The rather unusually-shaped 6-valve broadcast band mini-console.
Based on an Australian cabinet design, released as a 5-valve and 6-valve (this) model. Also released under the Pacific brand.
The Regent 6W0 is part of the Akrad W0 'Flying Wing' series of radios.
The W0 series of radios were an unusual design and larger than they appear in photos. As a side note, its W zero, not W Oh - the standard coding for Akrad radios was number of valves, letter to indicate the style, and year - 5W0 meant 5-valve W for *at a guess, wing?* and 0 for 1950 as the first production year.
The W code had been used on at least one other occasion for the wood cabinet version of the Clipper 5M4 Junior, coded the 5W5... it is assumed the W was for wood in this instance, but the flying wing is not really of wooden construction. It may have been for 'wing' in this model.
While the 0 would indicate a model year of 1950, there has been no advertising sighted from that year - which would suggest (given that Pacific and Regent advertising was quite common around this time) that it wasn't actually released until 1951.
The cabinet was not a new design, but one that had come from Australia where at least two manufacturers had used it: The Monarch model HN and the Peter Pan Streamline Consolette, both of 1949.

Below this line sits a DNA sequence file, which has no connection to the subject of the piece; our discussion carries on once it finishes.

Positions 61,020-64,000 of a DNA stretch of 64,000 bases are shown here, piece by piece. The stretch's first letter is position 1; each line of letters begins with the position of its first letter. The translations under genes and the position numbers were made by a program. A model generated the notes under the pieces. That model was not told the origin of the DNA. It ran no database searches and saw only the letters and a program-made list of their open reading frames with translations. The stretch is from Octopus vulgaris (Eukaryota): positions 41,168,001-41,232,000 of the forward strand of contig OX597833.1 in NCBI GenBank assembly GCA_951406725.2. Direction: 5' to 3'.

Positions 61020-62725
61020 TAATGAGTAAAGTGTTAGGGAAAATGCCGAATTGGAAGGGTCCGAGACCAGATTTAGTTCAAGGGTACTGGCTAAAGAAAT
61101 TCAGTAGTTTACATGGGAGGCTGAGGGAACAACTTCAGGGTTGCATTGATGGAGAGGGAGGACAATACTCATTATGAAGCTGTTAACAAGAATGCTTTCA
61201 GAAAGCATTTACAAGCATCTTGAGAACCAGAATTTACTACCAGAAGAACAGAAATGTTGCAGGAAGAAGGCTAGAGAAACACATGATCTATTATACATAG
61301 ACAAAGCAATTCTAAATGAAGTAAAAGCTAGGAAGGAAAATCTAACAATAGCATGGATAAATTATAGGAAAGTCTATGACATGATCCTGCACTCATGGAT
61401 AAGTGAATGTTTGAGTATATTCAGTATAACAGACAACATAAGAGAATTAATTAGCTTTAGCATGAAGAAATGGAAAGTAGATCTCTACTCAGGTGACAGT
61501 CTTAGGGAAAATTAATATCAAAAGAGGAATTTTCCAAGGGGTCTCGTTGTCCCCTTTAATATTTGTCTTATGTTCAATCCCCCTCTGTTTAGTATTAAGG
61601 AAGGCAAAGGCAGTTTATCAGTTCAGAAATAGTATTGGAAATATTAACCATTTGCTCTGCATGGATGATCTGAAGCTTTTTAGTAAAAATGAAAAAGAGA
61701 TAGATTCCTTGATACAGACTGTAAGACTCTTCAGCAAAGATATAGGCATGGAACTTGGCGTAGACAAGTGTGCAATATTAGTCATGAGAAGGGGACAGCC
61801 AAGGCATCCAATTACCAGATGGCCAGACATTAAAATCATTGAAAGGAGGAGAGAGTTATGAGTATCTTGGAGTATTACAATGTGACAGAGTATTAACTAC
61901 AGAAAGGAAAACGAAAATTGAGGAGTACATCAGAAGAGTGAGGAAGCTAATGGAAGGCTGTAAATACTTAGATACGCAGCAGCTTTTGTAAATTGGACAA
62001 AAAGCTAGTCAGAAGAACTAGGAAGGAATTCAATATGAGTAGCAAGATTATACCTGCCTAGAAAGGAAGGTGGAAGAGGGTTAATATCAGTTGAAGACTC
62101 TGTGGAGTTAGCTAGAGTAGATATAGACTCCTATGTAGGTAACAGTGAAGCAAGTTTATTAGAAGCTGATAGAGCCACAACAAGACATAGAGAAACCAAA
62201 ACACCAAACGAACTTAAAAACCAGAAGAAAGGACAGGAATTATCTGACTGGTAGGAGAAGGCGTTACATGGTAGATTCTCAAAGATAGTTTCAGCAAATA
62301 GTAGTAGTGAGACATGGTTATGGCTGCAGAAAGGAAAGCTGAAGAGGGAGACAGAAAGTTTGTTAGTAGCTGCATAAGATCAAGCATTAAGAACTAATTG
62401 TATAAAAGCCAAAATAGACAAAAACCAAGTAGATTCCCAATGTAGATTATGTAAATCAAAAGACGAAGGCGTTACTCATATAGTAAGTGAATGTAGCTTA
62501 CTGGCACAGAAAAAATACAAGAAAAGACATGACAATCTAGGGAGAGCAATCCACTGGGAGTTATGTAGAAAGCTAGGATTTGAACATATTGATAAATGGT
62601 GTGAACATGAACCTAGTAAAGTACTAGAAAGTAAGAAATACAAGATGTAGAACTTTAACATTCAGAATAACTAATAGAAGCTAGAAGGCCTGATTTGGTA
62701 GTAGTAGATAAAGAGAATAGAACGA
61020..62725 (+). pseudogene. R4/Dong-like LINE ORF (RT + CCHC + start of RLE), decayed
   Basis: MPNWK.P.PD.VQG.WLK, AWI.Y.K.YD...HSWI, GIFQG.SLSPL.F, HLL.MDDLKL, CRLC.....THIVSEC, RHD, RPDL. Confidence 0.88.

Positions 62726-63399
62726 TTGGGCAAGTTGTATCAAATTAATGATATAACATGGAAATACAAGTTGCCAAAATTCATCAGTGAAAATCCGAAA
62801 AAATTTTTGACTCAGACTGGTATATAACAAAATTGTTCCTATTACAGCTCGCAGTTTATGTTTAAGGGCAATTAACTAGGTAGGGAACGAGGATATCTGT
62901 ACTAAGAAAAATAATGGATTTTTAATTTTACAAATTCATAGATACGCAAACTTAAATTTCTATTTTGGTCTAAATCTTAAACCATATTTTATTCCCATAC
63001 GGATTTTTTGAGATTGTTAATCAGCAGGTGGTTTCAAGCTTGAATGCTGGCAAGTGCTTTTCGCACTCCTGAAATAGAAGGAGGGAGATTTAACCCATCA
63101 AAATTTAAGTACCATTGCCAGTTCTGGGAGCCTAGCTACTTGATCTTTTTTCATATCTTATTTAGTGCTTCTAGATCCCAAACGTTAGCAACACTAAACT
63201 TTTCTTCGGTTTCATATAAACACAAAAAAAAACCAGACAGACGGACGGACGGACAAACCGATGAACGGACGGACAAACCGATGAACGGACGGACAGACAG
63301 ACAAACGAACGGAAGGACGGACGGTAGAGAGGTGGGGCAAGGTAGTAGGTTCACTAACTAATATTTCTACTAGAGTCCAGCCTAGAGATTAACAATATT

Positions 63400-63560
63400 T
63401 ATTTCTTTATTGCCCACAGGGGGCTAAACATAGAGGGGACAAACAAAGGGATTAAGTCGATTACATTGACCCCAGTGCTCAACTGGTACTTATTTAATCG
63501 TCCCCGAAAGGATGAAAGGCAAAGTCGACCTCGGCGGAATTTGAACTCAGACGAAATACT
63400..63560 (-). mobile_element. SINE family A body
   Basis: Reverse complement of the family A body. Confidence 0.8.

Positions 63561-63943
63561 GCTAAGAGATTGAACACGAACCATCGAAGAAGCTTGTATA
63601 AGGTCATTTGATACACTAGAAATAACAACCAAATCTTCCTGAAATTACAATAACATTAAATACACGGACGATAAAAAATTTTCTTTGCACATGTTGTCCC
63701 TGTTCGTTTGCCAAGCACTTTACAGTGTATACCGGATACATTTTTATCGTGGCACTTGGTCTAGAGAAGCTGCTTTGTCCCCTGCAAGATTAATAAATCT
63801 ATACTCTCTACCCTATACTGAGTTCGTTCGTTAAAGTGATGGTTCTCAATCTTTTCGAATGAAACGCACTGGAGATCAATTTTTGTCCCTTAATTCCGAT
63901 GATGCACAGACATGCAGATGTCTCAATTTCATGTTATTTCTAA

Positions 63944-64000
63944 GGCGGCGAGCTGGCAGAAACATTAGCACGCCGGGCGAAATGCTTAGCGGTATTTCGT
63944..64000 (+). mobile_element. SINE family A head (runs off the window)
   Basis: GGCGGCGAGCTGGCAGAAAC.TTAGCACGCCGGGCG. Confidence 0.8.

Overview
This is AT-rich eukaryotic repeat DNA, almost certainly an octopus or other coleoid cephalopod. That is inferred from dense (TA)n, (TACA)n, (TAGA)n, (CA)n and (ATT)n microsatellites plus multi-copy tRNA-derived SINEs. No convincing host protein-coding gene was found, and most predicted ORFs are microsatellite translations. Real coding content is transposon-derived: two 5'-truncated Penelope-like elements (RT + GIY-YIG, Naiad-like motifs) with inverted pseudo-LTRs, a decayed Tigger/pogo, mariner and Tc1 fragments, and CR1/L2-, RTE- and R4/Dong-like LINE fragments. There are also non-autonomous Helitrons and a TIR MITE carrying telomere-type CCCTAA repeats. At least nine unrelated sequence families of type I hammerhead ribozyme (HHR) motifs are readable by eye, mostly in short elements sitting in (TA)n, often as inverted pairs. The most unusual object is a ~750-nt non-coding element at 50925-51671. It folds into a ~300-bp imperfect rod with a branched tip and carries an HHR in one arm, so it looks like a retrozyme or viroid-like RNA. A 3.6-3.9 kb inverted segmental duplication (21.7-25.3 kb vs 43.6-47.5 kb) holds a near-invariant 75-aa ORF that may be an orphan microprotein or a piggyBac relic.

Frequency Bands: 1
Chassis Notes(most schematics can be clicked to download a full size version)
Has two separate chassis' - the power supply is fitted to the base, most likely for better weight distribution to stop it falling over.
Power supply is connected to the radio chassis by a 6-pin harness
General Construction Notes for Akrad Radio Corporation Ltd:
Akrad sets often consist of 3 (or 4) numbers (eg: 518, 1059) or number-letter-number (5M4), and a common pattern exists for these sets: The first digit(or 2 digits in the case of 10-or-more valves) is the number of valves, the second is the number of bands and the third is the last digit of the year. Where the middle digit is a letter rather than a number it generally refers to the type of set - M for mantle, P for portable, G from radiogram etc
Often sets can be dated by the speaker, as many Akrad sets from the Pye era have the date of manufacture stamped on the back of the magnet housing.